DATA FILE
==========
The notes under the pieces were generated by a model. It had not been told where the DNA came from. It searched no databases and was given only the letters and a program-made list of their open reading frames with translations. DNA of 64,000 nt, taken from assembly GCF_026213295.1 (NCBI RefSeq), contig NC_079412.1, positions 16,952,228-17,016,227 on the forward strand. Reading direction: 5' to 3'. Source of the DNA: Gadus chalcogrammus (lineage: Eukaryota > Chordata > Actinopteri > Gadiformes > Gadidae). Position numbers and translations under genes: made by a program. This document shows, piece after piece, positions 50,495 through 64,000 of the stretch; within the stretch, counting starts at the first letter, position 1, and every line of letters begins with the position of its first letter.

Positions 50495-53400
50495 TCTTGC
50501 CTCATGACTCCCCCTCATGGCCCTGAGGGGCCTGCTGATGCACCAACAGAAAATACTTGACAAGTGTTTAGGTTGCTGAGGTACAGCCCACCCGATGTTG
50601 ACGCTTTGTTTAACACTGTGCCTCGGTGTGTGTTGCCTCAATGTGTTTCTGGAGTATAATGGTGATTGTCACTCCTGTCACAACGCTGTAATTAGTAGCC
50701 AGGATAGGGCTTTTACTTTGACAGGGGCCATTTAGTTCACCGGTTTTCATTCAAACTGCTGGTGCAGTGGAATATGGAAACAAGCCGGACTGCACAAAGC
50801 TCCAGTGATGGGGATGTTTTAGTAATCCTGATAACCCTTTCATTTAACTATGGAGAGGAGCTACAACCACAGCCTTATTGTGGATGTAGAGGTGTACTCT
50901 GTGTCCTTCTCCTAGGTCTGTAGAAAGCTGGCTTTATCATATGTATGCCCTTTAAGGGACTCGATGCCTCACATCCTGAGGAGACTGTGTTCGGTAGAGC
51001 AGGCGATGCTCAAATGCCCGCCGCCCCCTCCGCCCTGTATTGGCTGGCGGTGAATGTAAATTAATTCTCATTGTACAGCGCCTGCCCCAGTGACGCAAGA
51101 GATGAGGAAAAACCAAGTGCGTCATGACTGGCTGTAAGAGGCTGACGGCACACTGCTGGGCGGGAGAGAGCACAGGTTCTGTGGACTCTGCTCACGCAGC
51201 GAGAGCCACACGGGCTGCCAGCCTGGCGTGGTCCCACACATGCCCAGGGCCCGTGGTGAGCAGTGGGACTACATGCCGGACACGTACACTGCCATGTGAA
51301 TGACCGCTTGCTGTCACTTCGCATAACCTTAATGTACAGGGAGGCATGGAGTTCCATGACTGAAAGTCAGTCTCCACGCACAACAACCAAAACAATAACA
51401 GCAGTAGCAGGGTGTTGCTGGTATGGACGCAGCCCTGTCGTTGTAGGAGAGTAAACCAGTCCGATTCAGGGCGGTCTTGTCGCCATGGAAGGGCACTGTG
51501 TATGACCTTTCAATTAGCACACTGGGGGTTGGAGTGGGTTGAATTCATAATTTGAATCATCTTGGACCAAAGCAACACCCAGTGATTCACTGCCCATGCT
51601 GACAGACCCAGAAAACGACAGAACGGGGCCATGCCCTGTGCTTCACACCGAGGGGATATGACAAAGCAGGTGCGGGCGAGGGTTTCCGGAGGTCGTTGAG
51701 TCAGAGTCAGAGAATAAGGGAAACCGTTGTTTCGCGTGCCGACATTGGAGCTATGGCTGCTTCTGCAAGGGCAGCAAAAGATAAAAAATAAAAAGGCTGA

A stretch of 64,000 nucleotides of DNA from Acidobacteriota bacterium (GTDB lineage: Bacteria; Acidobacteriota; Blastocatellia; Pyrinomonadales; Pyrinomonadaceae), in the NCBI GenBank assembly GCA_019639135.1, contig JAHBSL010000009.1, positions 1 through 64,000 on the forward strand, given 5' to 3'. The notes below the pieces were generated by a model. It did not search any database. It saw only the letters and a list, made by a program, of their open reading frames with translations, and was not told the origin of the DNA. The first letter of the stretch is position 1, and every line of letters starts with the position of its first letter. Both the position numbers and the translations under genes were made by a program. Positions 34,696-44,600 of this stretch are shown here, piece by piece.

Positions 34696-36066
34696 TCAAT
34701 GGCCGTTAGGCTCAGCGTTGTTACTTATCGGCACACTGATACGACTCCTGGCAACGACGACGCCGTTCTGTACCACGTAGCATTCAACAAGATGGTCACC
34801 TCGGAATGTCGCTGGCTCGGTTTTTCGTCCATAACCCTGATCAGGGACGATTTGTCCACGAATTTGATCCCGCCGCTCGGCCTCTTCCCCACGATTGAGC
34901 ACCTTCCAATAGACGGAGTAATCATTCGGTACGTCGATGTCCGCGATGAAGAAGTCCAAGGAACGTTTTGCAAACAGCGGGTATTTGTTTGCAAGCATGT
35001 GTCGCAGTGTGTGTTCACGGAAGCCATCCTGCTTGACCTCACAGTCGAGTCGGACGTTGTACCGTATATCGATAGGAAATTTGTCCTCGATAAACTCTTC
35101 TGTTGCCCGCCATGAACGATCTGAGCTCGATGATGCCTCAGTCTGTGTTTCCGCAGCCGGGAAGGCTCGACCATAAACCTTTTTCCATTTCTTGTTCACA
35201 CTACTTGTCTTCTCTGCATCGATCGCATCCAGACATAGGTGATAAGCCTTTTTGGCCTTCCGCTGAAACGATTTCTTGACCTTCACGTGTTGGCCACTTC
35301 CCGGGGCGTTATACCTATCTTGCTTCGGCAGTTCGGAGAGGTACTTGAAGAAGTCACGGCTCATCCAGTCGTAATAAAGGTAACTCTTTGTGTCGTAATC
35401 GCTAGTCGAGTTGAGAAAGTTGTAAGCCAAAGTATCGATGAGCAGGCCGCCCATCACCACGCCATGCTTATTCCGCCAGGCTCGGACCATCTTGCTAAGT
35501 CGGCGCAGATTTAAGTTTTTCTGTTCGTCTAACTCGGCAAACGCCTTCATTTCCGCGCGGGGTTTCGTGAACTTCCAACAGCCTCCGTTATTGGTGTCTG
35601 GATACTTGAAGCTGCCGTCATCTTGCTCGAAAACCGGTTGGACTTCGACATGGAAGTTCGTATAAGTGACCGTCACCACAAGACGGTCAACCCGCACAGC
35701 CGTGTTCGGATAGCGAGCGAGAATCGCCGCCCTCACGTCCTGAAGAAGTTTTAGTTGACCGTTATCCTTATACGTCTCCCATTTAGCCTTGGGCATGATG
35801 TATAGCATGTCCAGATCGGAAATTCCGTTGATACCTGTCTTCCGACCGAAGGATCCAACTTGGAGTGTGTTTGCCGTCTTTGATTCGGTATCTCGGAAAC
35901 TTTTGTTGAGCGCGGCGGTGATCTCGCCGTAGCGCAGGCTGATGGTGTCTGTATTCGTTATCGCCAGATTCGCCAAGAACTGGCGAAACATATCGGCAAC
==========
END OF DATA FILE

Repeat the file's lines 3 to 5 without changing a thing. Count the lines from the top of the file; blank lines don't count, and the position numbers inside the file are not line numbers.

50495 TCTTGC
50501 CTCATGACTCCCCCTCATGGCCCTGAGGGGCCTGCTGATGCACCAACAGAAAATACTTGACAAGTGTTTAGGTTGCTGAGGTACAGCCCACCCGATGTTG
50601 ACGCTTTGTTTAACACTGTGCCTCGGTGTGTGTTGCCTCAATGTGTTTCTGGAGTATAATGGTGATTGTCACTCCTGTCACAACGCTGTAATTAGTAGCC